SCARBOROUGH: My, my, my.
BRZEZINSKI: Well, I just think it’s interesting how it’s politically correct and maybe even cool now to be shocked and horrified at all the arrogance that we’re seeing, but where was that a few years ago?
SCAROBOROUGH: And the bank crisis that these —
SCARBOROUGH: — people caused themselves.
SCARBOROUGH: Along with greedy bankers.
SCARBOROUGH: Well. Everybody went to the money party, and, again, these very people who were screaming now were the very ones that were screaming when there were those trying to stop this crisis five years ago.
BRZEZINSKI: Yes. All right. Now to more on how our money’s being spent at home.
SCARBOROUGH: Could you connect the dots between Fannie and Freddie and the rest of the industry? Because we always hear how Fannie and Freddie started it. But somehow, that infected the rest of the industry. And by the end, I guess Fannie and Freddie were carrying what — 50, 60 percent of the mortgages in America?
FABER: Well, Fannie — I mean, it’s interesting, because there’s a story that many believe that Fannie and Freddie were responsible for this crisis. But in our story, it actually is Fannie and Freddie’s absence that led to it to a certain extent.
FABER: Nobody ever sat there and said, "We don’t want people to own homes."
SCARBOROUGH: Well, exactly.
FABER: But we get to a certain point in this country — 60, 65 percent, and everything after that? These people — I mean, at the end of the day, we have many people saying this. And [unintelligible], they shouldn’t own homes. Then you’re dealing with people ultimately —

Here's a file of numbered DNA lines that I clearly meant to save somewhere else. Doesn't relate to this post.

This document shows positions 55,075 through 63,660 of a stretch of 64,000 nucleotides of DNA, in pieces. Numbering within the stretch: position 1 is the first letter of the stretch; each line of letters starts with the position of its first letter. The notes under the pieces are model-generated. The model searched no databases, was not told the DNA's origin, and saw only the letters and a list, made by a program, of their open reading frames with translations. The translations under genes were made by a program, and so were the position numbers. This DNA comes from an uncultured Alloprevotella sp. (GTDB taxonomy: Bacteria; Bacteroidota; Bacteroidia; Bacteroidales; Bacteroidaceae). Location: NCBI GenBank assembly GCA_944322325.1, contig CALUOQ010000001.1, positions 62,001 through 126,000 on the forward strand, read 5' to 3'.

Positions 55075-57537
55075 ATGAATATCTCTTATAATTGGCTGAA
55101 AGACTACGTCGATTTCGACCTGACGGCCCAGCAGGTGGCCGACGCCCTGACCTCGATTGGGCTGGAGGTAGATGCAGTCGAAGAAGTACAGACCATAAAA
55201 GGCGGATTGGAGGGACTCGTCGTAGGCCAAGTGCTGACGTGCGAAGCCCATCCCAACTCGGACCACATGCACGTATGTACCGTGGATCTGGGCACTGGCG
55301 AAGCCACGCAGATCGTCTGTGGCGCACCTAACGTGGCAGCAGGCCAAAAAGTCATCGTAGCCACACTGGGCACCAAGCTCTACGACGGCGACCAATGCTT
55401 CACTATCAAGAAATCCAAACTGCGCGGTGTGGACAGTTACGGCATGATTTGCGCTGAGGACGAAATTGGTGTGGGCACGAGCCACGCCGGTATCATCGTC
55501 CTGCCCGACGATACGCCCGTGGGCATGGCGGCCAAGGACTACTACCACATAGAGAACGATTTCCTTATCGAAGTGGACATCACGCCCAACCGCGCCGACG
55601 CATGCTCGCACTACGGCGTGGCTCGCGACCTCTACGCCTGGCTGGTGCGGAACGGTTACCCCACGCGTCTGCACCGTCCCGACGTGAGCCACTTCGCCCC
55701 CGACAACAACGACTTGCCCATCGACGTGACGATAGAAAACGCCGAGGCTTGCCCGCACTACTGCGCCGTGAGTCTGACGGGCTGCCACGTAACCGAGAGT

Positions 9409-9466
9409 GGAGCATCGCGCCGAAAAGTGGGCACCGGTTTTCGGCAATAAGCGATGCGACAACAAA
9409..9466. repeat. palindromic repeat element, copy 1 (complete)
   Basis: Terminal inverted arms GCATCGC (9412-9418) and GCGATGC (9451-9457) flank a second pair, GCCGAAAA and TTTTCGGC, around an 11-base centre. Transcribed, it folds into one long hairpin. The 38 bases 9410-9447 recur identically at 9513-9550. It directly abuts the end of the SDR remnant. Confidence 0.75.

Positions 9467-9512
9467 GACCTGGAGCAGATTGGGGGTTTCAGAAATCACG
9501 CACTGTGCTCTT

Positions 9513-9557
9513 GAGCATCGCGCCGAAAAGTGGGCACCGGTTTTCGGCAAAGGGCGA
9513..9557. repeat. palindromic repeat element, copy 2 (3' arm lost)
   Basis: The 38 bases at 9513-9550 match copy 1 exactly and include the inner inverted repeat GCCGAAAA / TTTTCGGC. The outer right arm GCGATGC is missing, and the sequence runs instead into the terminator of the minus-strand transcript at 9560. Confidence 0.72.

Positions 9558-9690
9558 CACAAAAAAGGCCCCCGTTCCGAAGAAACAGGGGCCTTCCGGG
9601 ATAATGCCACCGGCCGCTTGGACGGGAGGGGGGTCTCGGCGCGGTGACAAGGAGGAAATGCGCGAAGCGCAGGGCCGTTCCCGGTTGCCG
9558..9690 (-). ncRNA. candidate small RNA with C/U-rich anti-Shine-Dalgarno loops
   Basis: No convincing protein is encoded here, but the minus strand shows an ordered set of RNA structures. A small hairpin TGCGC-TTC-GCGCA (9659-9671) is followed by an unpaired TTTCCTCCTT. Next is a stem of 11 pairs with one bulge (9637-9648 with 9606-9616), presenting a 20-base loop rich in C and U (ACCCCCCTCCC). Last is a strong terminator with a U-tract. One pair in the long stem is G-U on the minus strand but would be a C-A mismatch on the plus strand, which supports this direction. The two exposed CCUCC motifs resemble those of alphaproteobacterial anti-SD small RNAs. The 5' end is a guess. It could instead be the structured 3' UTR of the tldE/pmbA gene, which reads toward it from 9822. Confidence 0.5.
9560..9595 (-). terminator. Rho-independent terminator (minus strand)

SCARBOROUGH: And now Barney Frank is saying —
BRZEZINSKI: Who cannot pay it.
SCARBOROUGH: — some people should just rent.
BRZEZINSKI: Yeah. That’s right.
SCARBOROUGH: Thanks for telling us now.
MARIA BARTIROMO (anchor of CNBC’s Closing Bell): But, you know, the tape is there of Barney Frank just saying, "Look, expand home ownership, the American dream." You know, and they really didn’t understand how it was being done. They weren’t, you know, delineating subprime versus, you know, prime. So, I mean, they were on the record saying we need to expand it. Congress is totally at fault.
Rick Santelli is just the explosive Id of CNBC, saying what everyone else thinks. Somehow it’s not the pervasive institutional rot, the criminal malfeasance at the highest levels, or the Chairman of the Federal Reserve telling Americans over and over again that housing prices would never go down. They have convinced themselves that the real problem is once again people at the absolute bottom of the economic scale. If they’d only used appropriate "judgment" and lived within their means, we’d all be fine.
Santelli is now being promoted by CNBC as a truth teller, a voice of the (no shit) "silent majority." "Would you join Santelli’s ‘Chicago Tea Party?’" they want to know. With 170,000 respondents, 93% say yes!
I guess it was only a matter of time before a hero emerged.